Sgt. Maj. Julian R. Ayers Sr., the drum major for U.S. Army Band “Pershing’s Own,” demonstrates baton moves he will use during a rehearsal on Summerall Field at Fort Myer, Virginia. The band was preparing for the inaugural parade. (Photo by Jonathan (Jay) Koester / NCO Journal)

“Being in the Army, we are able to participate and be a part of history every single day, which is extremely cool,” Wade, a percussionist in the band, said. “Living in the District of Washington and working in the military district of Washington, there’s just so much history happening all the time. History is being made on a daily basis in the Army, and it’s really cool. It’s really humbling.”

Some members of “Pershing’s Own” even took part in the pre-planning of the inauguration, working with the Presidential Inaugural Committee and the Joint Force Headquarters – National Capitol Region leadership. Amoury served as a planner for President Barack Obama’s second inauguration in 2013.

The PIC, a private organization, is one of three entities who take charge of inauguration festivities and celebrations. The Joint Congressional Committee on Inaugural Ceremonies plans the swearing-in ceremonies of the president-elect and the vice president-elect. The Joint Force Headquarters – National Capitol Region is responsible for planning military support for the inauguration and many of the parade logistics. Lastly, the PIC is in charge of planning and funding all of the events surrounding the swearing-in ceremony.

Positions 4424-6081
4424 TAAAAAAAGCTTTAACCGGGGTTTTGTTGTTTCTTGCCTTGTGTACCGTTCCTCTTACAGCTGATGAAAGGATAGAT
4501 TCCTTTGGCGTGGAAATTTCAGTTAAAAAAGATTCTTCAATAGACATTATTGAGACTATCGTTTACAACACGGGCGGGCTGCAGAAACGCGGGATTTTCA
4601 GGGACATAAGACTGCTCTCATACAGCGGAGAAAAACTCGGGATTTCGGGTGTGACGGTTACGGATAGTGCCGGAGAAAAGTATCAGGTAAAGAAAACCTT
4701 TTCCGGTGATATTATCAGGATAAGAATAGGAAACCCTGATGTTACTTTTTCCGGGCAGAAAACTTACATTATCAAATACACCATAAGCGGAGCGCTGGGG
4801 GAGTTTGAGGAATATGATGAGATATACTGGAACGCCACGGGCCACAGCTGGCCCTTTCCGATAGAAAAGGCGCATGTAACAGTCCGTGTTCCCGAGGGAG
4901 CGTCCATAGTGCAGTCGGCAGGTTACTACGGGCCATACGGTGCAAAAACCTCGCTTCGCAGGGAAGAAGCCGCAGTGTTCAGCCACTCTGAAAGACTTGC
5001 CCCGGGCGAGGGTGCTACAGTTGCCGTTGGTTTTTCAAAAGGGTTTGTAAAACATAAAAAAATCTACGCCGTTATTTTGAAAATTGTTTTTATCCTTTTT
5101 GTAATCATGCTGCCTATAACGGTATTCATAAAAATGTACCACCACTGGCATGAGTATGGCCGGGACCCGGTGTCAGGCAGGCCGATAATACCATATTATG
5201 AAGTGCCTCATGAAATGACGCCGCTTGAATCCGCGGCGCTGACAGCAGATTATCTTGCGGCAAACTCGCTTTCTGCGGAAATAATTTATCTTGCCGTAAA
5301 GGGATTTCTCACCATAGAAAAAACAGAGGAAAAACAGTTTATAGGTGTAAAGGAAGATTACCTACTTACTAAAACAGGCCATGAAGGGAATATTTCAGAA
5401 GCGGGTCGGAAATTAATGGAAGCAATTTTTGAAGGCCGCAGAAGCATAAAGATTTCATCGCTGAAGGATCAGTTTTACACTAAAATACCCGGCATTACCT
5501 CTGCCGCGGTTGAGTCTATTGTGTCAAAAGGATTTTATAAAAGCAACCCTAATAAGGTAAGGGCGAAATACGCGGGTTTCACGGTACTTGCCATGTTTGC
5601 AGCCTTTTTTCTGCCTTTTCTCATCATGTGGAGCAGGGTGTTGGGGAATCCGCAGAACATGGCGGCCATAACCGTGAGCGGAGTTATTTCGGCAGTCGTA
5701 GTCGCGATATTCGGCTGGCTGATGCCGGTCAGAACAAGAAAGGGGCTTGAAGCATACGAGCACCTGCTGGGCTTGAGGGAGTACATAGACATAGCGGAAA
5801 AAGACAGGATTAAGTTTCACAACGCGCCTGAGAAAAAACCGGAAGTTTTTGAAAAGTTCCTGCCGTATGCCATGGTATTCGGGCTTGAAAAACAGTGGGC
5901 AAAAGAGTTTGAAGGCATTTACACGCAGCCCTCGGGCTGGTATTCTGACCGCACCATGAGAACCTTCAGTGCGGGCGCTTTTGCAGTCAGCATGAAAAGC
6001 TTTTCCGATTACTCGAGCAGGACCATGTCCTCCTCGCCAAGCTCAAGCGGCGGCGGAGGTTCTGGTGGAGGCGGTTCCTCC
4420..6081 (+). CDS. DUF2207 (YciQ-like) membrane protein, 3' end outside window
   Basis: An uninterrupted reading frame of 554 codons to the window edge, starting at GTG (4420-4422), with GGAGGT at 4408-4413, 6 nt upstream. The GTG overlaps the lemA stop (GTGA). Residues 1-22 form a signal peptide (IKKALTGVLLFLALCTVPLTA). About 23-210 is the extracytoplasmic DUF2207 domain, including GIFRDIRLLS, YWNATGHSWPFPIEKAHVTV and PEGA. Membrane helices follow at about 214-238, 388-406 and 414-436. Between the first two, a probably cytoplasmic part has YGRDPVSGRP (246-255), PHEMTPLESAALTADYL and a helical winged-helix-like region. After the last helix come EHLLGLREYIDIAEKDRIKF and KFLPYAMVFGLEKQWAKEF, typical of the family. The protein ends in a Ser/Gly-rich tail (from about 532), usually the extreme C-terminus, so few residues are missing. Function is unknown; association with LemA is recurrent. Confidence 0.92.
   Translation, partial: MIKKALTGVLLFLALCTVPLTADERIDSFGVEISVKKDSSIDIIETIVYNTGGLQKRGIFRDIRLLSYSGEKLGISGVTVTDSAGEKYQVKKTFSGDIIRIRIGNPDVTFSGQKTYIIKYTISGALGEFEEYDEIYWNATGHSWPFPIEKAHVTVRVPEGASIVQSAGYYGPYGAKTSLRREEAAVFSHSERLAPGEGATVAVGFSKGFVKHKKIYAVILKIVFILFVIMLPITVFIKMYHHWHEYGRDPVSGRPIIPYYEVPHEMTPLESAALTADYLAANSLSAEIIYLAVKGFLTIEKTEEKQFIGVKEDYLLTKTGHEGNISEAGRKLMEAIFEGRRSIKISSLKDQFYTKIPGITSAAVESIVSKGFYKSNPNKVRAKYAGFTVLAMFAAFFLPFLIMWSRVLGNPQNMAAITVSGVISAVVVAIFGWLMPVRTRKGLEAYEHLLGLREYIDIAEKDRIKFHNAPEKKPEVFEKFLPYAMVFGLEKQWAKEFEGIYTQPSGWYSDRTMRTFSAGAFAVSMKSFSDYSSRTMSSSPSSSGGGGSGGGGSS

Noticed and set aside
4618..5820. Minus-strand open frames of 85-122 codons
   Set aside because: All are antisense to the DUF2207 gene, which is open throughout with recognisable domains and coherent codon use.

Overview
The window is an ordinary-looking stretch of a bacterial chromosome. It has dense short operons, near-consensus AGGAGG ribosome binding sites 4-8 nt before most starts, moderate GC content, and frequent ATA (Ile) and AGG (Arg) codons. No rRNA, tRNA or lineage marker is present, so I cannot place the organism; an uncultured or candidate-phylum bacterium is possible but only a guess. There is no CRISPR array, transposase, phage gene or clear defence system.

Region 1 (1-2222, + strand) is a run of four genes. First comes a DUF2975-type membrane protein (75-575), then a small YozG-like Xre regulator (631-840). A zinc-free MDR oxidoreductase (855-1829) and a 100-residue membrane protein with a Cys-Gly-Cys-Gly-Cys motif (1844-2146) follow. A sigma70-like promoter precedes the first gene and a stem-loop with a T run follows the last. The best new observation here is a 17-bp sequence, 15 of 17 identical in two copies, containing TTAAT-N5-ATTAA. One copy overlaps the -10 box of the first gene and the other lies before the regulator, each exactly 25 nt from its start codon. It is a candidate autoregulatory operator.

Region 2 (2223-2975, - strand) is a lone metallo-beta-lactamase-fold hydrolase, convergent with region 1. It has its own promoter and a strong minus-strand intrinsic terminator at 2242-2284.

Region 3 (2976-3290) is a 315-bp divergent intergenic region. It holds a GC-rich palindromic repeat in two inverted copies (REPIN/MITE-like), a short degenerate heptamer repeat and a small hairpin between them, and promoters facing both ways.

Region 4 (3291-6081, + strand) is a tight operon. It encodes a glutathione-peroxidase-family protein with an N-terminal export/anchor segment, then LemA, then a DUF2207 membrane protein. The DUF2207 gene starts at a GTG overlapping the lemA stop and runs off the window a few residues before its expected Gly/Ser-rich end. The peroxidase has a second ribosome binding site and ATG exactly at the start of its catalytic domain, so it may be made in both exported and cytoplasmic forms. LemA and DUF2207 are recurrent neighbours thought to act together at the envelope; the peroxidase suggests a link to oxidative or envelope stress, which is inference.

Following the U.S. Army Band “Pershing’s Own,” members of military rifle guards march down Sheridan Avenue during a rehearsal at Fort Myer, Virginia. The groups were preparing for the inaugural parade. (Photo by Jonathan (Jay) Koester / NCO Journal)

“The inauguration is a very coordinated, cue-driven event,” Amoury said. “I was a supporter for the music playing lists of the ceremony, so I got to see a different side of it.”

Ayers hopes “Pershing’s Own’s” performance inspires NCOs watching events such as the inauguration.

“I want them to appreciate and understand the importance of Army music,” he said. “Military music has such a great importance in the lives of the American people.”

As Amoury gets ready to transition, he has many past performances with “Pershing’s Own” upon which to reflect.

“The thing about being in this job is that I have a lot of these [memories],” Amoury said. “Being in front of people who are world leaders or people who are global opinion leaders, and you are there ─ a trombone player ─ standing in the White House. It’s kind of ludicrous to think, ‘Well, what am I doing here?’ but the job requires my presence. I get to see people who are impacting lives all over the world. To see American government, an American leadership working, and living and talking, people don’t see that very often. These are real people doing real jobs, and it’s not frivolous. They take it seriously, and we get to see that a lot. It’s exciting, and it’s humbling. That’s the stuff I always take away from these kinds of jobs ─ the energy, the moment.”